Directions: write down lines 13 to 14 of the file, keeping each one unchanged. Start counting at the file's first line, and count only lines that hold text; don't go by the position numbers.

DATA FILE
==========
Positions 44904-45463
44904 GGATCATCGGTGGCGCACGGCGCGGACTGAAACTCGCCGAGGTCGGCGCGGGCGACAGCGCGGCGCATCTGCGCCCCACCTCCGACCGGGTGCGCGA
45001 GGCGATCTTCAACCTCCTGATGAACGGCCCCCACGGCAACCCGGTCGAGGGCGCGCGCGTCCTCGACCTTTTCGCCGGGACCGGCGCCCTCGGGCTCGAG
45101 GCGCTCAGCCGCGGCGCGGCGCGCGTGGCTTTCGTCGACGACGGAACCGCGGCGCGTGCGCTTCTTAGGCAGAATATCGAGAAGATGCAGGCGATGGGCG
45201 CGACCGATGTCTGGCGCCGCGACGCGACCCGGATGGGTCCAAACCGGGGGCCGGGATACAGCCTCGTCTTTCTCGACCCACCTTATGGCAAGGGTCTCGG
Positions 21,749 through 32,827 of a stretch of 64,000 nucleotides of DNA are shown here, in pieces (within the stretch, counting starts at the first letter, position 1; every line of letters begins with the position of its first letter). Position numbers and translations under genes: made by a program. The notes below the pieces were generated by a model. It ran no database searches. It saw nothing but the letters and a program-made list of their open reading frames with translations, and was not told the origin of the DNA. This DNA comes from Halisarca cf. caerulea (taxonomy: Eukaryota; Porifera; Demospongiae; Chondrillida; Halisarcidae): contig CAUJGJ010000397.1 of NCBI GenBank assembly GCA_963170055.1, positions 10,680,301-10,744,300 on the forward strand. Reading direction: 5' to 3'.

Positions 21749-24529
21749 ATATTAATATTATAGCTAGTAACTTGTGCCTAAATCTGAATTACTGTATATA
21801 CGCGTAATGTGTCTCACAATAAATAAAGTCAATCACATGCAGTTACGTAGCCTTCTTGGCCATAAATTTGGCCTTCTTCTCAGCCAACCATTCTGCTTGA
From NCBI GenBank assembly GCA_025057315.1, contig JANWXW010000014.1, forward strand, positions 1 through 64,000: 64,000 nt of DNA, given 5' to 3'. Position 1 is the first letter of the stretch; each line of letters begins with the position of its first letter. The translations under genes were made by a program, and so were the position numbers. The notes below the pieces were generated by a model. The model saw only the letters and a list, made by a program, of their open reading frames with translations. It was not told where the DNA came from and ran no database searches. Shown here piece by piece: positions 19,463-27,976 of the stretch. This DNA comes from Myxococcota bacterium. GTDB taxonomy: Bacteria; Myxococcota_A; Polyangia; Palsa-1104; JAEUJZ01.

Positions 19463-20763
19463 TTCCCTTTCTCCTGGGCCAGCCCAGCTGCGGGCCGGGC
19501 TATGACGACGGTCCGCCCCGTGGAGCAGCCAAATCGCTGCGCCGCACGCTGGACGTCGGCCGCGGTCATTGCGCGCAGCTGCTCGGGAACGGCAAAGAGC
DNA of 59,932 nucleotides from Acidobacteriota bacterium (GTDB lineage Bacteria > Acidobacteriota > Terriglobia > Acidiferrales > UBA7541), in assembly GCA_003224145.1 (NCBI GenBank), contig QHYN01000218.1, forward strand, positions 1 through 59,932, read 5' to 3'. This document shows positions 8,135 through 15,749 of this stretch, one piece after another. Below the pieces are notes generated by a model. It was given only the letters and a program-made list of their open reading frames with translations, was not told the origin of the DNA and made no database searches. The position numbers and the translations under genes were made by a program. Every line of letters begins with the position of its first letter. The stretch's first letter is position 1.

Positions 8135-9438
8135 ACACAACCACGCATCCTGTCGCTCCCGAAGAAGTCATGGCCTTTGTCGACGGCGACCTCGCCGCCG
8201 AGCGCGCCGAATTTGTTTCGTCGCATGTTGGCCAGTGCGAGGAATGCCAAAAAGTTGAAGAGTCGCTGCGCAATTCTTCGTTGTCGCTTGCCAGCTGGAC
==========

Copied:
19501 TATGACGACGGTCCGCCCCGTGGAGCAGCCAAATCGCTGCGCCGCACGCTGGACGTCGGCCGCGGTCATTGCGCGCAGCTGCTCGGGAACGGCAAAGAGC
DNA of 59,932 nucleotides from Acidobacteriota bacterium (GTDB lineage Bacteria > Acidobacteriota > Terriglobia > Acidiferrales > UBA7541), in assembly GCA_003224145.1 (NCBI GenBank), contig QHYN01000218.1, forward strand, positions 1 through 59,932, read 5' to 3'. This document shows positions 8,135 through 15,749 of this stretch, one piece after another. Below the pieces are notes generated by a model. It was given only the letters and a program-made list of their open reading frames with translations, was not told the origin of the DNA and made no database searches. The position numbers and the translations under genes were made by a program. Every line of letters begins with the position of its first letter. The stretch's first letter is position 1.